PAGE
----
I'm Jonathan, I'm twenty one, and I'm having a mad, passionate affair with every book I've ever read.
" Some of the Quaker doctrines seemed a little curious to those not accustomed to them. I remember my mother-in-law explaining that she was taught to the consider the Lord’s Prayer ‘gay’. At first this remark caused bewilderment, but she explained that everything done by non-Quakers but not by Quakers was called ‘gay’, and this included the use of all fixed formulas, since prayer ought to be inspired by the Holy Spirit. The Lord’s Prayer, being a fixed formula, was therefore ‘gay’. On another occasion she informed the dinner table that she had been brought up to have no respect for the Ten Commandments. They were also ‘gay’. "
Reading Bertrand Russell’s autobiography from a modern day perspective can be fun.
Man Ray, Matisse, Bonnard, Duchamp, Breton, Cocteau, Joyce, Benjamin, Beauvoir - photographs by Gisèle Freund.
" Stories you read when you’re the right age never quite leave you. You may forget who wrote them or what the story was called. Sometimes you’ll forget precisely what happened, but if a story touches you it will stay with you, haunting the places in your mind that you rarely ever visit. "
" A young lady rushed up to me in Pasadena and said she was writing a book about you and me. Isn’t that nice for us? "
Vita Sackville-West, in a letter to Virginia Woolf, dated 28 March 1933.
" Oh, I was in such a rage of jealousy the other night, thinking you had been in love with Hilda [Matheson] that summer you went to the Alps together! Because you said you weren’t. Now, were you? Did you do the act under the Dolomites? Why should I mind this, when its all over - that tour - I don’t know. But I do. D’yu remember coming to confession, or rather justification, in my lodge? And you weren’t guilty then, were you? You swore you weren’t. Anyhow my Elizabeth [Bowen] comes to see me, alone, tomorrow… "
Virginia Woolf, in a letter to Vita Sackville-West, dated 18 October 1932.
" The French called this time of day “l’heure bleue.” To the English it was “the gloaming.” The very word “gloaming” reverberates, echoes—the gloaming, the glimmer, the glitter, the glisten, the glamour—carrying in its consonants the images of houses shuttering, gardens darkening, grass-lined rivers slipping through the shadows. During the blue nights you think the end of day will never come. As the blue nights draw to a close (and they will, and they do) you experience an actual chill, an apprehension of illness, at the moment you first notice: the blue light is going, the days are already shortening, the summer is gone. "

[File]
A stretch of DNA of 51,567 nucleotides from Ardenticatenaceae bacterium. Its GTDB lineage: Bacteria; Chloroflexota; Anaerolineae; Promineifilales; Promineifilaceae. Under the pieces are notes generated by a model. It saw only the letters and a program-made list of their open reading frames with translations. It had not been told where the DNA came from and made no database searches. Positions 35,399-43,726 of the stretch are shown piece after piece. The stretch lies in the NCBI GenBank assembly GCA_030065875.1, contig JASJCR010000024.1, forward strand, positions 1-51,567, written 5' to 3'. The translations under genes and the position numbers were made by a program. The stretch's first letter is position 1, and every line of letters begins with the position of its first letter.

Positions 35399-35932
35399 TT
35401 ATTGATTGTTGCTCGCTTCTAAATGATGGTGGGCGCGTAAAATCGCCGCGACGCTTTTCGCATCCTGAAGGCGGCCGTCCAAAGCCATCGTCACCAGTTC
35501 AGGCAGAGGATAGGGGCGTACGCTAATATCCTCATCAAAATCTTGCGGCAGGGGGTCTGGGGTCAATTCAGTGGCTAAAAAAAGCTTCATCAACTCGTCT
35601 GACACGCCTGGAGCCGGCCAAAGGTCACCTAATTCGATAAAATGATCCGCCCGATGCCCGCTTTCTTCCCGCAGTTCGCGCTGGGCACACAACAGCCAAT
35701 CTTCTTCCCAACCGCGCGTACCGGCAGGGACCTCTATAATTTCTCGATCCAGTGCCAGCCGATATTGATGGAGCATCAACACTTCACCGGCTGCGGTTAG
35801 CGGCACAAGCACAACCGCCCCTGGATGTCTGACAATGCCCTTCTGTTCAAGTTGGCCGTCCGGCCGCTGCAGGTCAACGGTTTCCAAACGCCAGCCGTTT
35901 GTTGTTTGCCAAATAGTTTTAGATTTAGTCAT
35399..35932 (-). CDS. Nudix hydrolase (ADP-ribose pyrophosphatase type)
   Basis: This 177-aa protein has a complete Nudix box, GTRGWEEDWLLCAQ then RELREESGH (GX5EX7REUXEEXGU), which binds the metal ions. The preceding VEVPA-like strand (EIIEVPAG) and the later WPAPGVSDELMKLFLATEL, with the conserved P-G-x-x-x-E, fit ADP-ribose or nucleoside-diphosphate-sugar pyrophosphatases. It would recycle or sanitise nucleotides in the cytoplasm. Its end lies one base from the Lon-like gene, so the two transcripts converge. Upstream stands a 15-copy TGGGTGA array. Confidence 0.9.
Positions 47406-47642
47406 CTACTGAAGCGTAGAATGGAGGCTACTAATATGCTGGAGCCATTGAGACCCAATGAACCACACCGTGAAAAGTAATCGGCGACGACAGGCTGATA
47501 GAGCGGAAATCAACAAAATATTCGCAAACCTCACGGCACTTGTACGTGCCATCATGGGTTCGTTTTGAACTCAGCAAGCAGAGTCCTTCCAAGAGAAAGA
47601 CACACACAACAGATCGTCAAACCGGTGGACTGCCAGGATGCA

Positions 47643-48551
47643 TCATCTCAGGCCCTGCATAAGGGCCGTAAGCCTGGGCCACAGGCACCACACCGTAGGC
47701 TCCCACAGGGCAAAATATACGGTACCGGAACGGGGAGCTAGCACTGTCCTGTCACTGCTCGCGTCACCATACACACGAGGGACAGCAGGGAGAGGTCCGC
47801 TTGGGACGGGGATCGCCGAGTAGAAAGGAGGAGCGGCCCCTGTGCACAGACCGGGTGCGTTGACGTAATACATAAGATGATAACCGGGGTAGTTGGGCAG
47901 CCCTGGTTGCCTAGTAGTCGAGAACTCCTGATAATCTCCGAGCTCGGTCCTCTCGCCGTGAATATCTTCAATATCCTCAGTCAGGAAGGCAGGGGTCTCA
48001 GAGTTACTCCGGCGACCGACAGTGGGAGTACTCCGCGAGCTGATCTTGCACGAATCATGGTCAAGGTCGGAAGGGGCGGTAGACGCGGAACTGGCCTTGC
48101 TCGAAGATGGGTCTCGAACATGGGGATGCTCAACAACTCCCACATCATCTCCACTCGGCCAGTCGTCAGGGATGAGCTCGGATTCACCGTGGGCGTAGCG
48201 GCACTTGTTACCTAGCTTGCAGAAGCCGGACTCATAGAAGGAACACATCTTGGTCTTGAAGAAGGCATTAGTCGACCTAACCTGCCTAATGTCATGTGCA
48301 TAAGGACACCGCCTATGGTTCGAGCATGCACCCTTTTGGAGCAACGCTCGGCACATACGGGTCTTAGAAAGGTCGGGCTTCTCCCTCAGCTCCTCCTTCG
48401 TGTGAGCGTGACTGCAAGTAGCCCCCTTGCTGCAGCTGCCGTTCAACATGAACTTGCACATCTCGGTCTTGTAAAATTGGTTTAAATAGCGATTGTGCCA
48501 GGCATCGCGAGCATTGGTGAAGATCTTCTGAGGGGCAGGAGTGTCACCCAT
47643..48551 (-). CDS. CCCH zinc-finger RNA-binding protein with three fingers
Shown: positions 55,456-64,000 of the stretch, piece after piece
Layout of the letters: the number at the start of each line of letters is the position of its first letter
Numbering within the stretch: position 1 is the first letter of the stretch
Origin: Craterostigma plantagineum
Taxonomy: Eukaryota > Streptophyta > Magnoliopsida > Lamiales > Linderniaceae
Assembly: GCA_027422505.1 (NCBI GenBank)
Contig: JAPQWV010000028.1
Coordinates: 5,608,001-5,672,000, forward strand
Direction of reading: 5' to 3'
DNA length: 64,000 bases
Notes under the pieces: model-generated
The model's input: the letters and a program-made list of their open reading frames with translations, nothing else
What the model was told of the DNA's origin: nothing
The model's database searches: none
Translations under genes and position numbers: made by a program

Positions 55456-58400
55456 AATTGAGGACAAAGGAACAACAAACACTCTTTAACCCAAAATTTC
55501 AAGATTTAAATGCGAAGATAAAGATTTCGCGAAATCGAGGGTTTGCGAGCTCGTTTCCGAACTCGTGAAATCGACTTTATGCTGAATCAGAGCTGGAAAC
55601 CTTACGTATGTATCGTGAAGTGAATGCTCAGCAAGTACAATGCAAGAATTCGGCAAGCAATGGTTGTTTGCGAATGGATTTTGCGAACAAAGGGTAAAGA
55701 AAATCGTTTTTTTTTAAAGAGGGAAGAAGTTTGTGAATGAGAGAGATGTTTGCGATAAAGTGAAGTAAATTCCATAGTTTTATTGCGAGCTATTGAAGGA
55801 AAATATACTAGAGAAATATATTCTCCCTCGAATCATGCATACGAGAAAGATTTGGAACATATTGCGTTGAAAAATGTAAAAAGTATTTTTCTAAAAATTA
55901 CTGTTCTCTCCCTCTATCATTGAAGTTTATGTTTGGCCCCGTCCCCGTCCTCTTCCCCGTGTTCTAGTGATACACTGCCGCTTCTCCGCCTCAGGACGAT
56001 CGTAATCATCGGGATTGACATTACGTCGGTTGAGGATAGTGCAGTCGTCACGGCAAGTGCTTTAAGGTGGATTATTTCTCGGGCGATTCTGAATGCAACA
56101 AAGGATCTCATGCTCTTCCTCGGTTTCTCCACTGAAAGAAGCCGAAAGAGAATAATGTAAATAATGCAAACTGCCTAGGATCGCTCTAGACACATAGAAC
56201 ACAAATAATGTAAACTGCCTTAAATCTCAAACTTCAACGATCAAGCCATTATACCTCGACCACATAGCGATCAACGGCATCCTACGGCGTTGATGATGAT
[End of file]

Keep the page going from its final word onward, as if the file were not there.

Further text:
Joan Didion, Blue Nights
Anonymous asked: Do those of us who've stumbled upon you on Grindr get to see it there? :P
Sometimes I think that London is vast and endless and expansive but it always turns out that there’s only about twelve people that live there and they’re all gay and they’ve all seen my dick. Ugh.
asked: Your text posts are consistently risqué atm and I am 100% okay with this
My life is like perhaps 68% risqué so I think it’s only appropriate that I use this platform to appropriately and adequately discuss my love for dick (which is abundant.)
Anonymous asked: Just wondering, but what books did you pack?
I had seven books on The Waves that I was perusing for my dissertation, Joyce’s Ulysses, ‘Shakespeare: Staging the World’, Vilette, The Complete Poems of T.S. Eliot, The Complete Works of Shakespeare, Heart of Darkness, and Middlemarch. The latter is what I began reading two weeks ago, and I’m still only half way through. It’s like trudging through Victorian smelling mud in an endless field of nineteenth century neologisms and references.
" …the obscure soul of the world, a darkness shining in brightness which brightness could not comprehend. "
James Joyce, from Ulysses
" Why are we embarrassed by silence? What comfort do we find in all the noise? "
Mitch Albom, Tuesdays with Morrie (via the-r-world)
(Source: feellng, via themanicdoll)
" Language is a complex, specialized skill, which develops in the child spontaneously, without conscious effort or formal instruction, is deployed without awareness of its underlying logic, is qualitatively the same in every individual, and is distinct from more general abilities to process information or behave intelligently "
Steven Pinker, ‘The Language Instinct’, 1994, p. 18. (via linguisticious)
Everyone around me on this train is flat out asleep apart from me and the creepy curly headed kid sat directly opposite me, who is occasionally staring.
Guys I refuse to die at the hands of an insufferable looking little kid. I dislike kids too much for that crap.